What did we not hear from President Bush when he spoke last week at the United States Naval Academy about his strategy for victory in Iraq?
We did not hear that the war in Iraq, already one of the costliest wars in American history, is a running sore. We did not hear that it has taken more than 2,000 precious American lives and countless – because we do not count them – Iraqi civilian lives. We did not hear that the struggle has dragged on longer than our involvement in either World War I or the Spanish-American War, or that by next spring it will be even longer than the Korean War.
And we did not hear how or when the president plans to bring our forces back home – no facts, no numbers on America troop withdrawals, no dates, no reference to our dwindling coalition, no reversal of his disdain for the United Nations, whose help he still expects.
Neither our military, our economy nor our nation can take that kind of endless and remorseless drain for an only vaguely defined military and political mission. If we leave early, the president said, catastrophe might follow. But what of the catastrophe that we are prolonging and worsening by our continued presence, including our continued, unforgivable mistreatment of detainees?
Each month that America continues its occupation facilitates Al Qaeda’s recruitment of young Islamic men and women as suicide bombers, the one weapon against which our open society has no sure defense. The president says we should support our troops by staying the course; but who is truly willing to support our troops by bringing them safely home?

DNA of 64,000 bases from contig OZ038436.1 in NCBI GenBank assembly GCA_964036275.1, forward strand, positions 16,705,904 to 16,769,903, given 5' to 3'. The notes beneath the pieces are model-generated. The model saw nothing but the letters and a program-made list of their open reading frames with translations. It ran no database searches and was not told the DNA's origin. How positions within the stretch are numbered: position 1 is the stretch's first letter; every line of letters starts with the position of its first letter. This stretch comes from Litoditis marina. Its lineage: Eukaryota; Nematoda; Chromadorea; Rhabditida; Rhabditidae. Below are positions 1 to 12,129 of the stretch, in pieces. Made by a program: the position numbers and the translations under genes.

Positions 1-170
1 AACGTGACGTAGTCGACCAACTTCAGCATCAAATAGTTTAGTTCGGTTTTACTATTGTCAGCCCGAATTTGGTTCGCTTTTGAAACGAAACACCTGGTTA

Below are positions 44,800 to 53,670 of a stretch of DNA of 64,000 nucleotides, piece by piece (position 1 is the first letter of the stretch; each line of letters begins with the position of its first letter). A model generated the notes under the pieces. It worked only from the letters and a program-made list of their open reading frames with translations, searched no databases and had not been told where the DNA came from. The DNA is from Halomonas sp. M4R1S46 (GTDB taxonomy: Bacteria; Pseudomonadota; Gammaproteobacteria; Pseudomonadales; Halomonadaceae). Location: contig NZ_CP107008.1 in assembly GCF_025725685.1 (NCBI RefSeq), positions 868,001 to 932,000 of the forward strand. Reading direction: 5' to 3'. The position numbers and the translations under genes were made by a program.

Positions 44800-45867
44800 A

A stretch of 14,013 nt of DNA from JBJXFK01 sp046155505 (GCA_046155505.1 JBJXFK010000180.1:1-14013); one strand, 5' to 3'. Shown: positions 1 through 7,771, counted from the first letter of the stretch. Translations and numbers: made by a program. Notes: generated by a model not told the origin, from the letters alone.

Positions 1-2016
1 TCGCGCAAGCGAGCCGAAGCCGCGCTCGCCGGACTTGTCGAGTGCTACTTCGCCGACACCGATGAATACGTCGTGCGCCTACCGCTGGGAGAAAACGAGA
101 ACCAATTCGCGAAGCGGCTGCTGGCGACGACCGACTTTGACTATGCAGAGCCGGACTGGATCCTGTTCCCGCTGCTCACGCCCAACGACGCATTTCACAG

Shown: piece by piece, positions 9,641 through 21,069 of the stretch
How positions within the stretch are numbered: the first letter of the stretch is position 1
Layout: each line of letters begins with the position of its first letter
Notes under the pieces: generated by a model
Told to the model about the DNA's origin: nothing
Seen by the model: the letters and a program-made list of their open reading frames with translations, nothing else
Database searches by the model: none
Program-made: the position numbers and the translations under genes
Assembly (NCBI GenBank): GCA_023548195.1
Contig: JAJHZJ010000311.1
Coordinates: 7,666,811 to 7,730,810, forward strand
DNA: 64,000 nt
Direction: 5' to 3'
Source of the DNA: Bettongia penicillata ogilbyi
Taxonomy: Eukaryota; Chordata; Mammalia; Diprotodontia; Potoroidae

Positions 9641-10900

The responsibility for devising an exit plan rests primarily not with the war’s opponents, but with the president who hastily launched a pre-emptive invasion without enough troops to secure Iraq’s borders and arsenals, without enough armor to protect our forces, without enough allied support and without adequate plans for either a secure occupation or a timely exit.
As we listened to Mr. Bush’s speech, our thoughts raced back four decades to another president, John F. Kennedy. In 1963, the last year of his life, we watched from front-row seats as Kennedy tried to figure out how best to extricate American military advisers and instructors from Vietnam.
Although neither of us had direct responsibility on Vietnam decision-making, we each saw enough of the president to sense his growing frustration. In typical Kennedy fashion, he would lean back, in his Oval Office rocker, tick off all his options and then critique them: